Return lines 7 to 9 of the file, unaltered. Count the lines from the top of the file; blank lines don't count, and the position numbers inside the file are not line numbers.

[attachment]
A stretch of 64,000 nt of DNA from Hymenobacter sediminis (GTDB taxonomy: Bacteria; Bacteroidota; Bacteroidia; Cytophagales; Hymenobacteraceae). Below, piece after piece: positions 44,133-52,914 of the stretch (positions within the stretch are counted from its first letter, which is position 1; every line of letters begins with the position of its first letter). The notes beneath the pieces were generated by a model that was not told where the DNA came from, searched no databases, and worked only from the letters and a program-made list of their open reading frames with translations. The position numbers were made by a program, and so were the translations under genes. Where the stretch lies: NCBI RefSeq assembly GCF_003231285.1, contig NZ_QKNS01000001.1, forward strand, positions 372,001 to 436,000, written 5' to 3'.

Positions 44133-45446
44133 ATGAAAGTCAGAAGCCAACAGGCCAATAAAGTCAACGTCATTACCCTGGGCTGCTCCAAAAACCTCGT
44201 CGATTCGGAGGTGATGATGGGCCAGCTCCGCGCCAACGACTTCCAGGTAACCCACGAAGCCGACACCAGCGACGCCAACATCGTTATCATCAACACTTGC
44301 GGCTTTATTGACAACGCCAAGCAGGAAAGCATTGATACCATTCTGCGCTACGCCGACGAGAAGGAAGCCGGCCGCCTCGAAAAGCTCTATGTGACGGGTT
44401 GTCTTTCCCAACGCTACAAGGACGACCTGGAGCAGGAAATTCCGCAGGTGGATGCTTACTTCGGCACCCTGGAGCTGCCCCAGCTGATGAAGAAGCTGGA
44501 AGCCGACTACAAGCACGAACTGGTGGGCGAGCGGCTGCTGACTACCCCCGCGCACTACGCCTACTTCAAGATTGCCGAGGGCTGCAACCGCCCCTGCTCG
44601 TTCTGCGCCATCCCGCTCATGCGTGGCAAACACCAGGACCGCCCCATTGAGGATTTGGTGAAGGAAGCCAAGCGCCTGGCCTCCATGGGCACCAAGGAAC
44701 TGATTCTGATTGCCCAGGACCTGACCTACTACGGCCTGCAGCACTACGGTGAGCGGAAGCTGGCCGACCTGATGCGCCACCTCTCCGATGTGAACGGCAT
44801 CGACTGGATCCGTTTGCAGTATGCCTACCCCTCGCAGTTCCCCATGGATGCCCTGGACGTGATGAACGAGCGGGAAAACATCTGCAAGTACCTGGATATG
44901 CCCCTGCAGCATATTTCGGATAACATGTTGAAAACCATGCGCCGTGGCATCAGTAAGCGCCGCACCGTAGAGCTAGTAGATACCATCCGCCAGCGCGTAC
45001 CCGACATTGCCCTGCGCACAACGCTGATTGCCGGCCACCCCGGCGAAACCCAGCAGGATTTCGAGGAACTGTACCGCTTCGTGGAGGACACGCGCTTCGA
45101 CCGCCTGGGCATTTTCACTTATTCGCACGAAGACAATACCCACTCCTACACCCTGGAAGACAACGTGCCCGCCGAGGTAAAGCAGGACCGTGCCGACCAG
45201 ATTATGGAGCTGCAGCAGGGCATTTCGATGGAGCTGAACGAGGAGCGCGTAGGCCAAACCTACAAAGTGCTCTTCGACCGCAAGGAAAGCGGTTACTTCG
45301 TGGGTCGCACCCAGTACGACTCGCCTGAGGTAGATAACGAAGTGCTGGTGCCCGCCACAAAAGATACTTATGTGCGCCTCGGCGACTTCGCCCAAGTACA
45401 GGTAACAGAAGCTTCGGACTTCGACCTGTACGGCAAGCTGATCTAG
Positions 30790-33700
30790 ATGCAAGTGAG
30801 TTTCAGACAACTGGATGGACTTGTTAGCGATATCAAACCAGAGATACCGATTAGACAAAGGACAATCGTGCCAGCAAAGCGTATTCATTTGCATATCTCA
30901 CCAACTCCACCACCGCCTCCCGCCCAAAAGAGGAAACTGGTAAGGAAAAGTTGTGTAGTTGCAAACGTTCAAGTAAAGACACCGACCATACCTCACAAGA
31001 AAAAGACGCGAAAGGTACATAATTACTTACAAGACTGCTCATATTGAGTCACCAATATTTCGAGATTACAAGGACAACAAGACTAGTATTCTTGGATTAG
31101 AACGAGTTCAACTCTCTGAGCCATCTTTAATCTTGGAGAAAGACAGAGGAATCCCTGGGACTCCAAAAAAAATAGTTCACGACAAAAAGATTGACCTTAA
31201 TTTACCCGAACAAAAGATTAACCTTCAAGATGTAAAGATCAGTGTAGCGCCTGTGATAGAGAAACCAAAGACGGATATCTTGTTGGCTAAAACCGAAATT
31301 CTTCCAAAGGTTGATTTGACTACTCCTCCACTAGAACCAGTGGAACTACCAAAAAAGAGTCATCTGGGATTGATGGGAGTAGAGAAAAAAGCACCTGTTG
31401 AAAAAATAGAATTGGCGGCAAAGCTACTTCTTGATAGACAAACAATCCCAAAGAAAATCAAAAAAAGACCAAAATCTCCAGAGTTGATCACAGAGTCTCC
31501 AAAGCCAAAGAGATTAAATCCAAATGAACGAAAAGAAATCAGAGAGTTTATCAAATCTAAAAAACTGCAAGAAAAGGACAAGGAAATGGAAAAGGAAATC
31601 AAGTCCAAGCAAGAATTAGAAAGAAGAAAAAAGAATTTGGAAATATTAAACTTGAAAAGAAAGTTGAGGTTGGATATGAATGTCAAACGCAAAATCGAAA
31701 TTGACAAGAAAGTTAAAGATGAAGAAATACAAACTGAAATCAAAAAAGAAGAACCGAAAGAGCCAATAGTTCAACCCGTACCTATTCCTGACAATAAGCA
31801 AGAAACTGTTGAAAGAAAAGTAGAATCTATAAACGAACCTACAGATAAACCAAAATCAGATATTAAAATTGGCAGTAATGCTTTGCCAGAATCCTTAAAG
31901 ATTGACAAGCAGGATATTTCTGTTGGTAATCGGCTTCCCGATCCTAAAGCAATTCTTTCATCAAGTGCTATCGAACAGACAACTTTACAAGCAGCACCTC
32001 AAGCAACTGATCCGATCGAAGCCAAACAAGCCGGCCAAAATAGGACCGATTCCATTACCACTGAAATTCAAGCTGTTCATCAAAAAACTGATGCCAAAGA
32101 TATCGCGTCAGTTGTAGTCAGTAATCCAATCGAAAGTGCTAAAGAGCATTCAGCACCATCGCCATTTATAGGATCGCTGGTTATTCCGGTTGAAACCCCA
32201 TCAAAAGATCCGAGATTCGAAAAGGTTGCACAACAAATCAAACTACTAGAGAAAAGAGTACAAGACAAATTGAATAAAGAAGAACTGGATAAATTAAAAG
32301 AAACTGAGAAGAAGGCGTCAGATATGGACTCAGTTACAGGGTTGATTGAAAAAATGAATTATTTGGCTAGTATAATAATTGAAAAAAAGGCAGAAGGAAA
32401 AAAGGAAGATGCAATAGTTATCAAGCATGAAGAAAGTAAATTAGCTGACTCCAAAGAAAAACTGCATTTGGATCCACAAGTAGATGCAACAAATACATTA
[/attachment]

44501 AGCCGACTACAAGCACGAACTGGTGGGCGAGCGGCTGCTGACTACCCCCGCGCACTACGCCTACTTCAAGATTGCCGAGGGCTGCAACCGCCCCTGCTCG
44601 TTCTGCGCCATCCCGCTCATGCGTGGCAAACACCAGGACCGCCCCATTGAGGATTTGGTGAAGGAAGCCAAGCGCCTGGCCTCCATGGGCACCAAGGAAC
44701 TGATTCTGATTGCCCAGGACCTGACCTACTACGGCCTGCAGCACTACGGTGAGCGGAAGCTGGCCGACCTGATGCGCCACCTCTCCGATGTGAACGGCAT